Hi there,

we're using protobuf messages here to do some kind of RPC over HTTP.
Now we have the need for a service which returns either a metadata
structure or a message containing some large binary data.

The caller does not know the return type upon request instanciation
(eg. a call getContent(pathname) were pathname is either a directory
or a file - for directory a list of files is returned and for files
the content is returned - packed into the same structure). No problem
so far. It would be nice to add an attachment without reading its
content into memory.

But: these binary contents will become very large (hundreds of MBytes)
and as I understood the documentation protobuf is designed to transfer
large binary data (and as the Java developers told me, reading a byte
array with protobuf creates 3 copies of it in memory).

So what would be a good solution to this?

We thought of the following solutions:

1. Make this a transport issue :)

Replace the buffer in the message which contains the attachment by a
unique identifier which references an attachment. Attachments are
added to the RpcChannel / RpcService implementation as a reference to
some stream instance where they can be read from. At transport level
the attachments will be delivered as parts of a multipart HTTP
request / response identified by a Content-Id header.

Sure - when reading attachments in the wrong order some attachments
have to be read into memory - this should be no problem.

This approach does not add full-fledged support of attachments to
protocol buffers messages because attachments will be stored
externally and methods like 'SerializeToOStream()' will not work
anymore because these don't know anything about attachments.

2. Add attachment support to protocol buffers :)

What about adding a new datatype called 'attachment'? Lets create a
new datatype called Attachment which holds either a reference to a
stream or a pointer to a buffer containing the binary data.

When serializing a message all instances of the Attachment class will
be put into a list and will be appended after the message. The fields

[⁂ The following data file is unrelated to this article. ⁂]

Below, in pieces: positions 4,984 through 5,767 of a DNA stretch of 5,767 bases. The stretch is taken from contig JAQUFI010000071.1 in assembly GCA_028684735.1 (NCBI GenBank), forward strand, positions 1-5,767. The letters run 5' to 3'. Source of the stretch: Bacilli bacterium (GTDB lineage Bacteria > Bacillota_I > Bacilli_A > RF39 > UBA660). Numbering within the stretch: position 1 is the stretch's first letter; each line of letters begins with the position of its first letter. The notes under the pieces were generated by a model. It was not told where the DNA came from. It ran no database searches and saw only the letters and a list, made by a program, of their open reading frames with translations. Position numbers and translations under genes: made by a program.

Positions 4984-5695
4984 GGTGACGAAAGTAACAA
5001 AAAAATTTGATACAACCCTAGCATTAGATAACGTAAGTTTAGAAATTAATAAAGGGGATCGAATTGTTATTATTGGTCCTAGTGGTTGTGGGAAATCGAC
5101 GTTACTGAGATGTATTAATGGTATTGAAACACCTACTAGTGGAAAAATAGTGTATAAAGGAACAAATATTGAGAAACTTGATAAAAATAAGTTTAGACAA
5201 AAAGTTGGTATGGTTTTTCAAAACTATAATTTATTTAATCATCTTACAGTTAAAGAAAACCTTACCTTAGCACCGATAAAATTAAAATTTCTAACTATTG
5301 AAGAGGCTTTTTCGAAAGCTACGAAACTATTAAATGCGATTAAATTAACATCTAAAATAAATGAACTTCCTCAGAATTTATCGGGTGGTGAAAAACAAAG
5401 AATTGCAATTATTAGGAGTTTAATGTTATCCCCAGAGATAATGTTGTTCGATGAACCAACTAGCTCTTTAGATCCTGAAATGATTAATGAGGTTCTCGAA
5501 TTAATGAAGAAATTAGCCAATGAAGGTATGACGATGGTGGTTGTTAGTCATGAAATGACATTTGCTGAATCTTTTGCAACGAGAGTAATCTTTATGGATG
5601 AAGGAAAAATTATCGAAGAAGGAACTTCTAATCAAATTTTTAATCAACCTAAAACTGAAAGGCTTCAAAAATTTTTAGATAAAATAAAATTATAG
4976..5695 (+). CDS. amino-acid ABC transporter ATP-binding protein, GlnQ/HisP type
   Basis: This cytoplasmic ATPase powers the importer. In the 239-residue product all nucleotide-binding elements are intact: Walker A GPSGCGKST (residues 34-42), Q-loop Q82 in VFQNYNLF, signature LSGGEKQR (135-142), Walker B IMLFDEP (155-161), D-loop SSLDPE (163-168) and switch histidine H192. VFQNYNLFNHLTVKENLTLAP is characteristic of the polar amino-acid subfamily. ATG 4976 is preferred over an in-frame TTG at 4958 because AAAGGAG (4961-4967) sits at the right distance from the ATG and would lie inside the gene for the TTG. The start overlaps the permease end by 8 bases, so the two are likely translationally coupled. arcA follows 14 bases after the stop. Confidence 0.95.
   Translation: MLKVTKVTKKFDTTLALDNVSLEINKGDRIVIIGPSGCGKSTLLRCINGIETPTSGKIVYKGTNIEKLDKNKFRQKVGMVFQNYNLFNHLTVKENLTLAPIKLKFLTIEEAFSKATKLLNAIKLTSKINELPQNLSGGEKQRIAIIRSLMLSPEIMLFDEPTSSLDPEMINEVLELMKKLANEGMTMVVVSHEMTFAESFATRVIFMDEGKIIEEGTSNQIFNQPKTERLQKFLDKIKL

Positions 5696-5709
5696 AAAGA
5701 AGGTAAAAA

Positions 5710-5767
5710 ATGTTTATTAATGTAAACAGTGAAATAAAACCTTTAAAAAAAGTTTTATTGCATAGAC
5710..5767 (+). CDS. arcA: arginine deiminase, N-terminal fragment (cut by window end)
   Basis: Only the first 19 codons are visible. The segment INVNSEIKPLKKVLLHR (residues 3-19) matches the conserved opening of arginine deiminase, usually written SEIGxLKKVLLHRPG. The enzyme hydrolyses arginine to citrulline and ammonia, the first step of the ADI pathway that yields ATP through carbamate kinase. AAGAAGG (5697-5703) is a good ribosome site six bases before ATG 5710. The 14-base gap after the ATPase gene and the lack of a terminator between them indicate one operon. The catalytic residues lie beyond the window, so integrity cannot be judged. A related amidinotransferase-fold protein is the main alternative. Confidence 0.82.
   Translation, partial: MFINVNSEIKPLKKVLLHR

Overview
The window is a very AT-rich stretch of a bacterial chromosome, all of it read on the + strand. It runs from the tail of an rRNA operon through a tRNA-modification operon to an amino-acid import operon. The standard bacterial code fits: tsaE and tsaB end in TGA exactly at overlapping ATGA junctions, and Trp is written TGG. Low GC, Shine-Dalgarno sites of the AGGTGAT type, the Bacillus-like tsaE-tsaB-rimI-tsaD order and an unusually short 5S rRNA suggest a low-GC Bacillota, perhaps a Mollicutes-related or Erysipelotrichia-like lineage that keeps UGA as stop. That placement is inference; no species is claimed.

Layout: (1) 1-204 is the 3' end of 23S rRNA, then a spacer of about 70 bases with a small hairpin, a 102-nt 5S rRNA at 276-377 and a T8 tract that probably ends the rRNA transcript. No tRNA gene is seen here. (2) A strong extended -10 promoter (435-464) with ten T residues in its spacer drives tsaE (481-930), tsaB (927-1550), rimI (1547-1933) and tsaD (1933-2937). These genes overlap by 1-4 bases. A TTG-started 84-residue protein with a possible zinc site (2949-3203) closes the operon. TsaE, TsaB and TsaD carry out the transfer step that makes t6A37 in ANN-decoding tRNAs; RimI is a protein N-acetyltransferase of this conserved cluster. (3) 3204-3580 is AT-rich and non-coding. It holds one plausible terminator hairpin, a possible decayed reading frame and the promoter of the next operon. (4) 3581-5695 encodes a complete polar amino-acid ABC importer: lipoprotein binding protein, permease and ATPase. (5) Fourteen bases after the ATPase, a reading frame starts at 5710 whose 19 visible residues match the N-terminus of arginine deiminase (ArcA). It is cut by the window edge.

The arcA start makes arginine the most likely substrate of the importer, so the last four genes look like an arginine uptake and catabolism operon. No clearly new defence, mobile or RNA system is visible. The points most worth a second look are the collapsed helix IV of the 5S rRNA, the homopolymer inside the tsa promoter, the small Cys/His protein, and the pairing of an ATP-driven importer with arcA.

of type attachmend will become some kind of reference to an attachment
(eg. an integer type which marks the attachment index).

Deserializing a message could be done by another method which creates
an instance of Attachment for each referenced attachment (eg.
parseFromStreamWithoutAttachments). An application should query the
existence of an attachment before accessing it. If it does not exist
yet, the application should call 'loadAttachment
(attachment_identifier, Attachment*)' which appends the content of an
attachment to a previously created instance of Attachment (remember:
pointing to a buffer or to a stream). Methods like parseFromStream or
parseFromFile will create Attachment instances automatically and load
the content into memory. Of course there should be another method
which reads from the stream until the last attachment has been read.

Thus we should be able to use all of the common serialization and
parsing methods and if we're interested in handling attachments
efficiently, we should use the parseFromStreamWithoutAttachments and
loadAttachment methods.

I am not sure how attachments of embedded messages could be handled -
should these be serialized at the end of the message itself or at the
end of the containing message(s)? Of course, this requires an instance
of the stream where the attachments could be read from in the
application.

What do you think?

 - Would this be a solution to the attachment issue and would you like
to see this in protocol buffers?
 - How would you deal with the issue?

Regards,

Ronny
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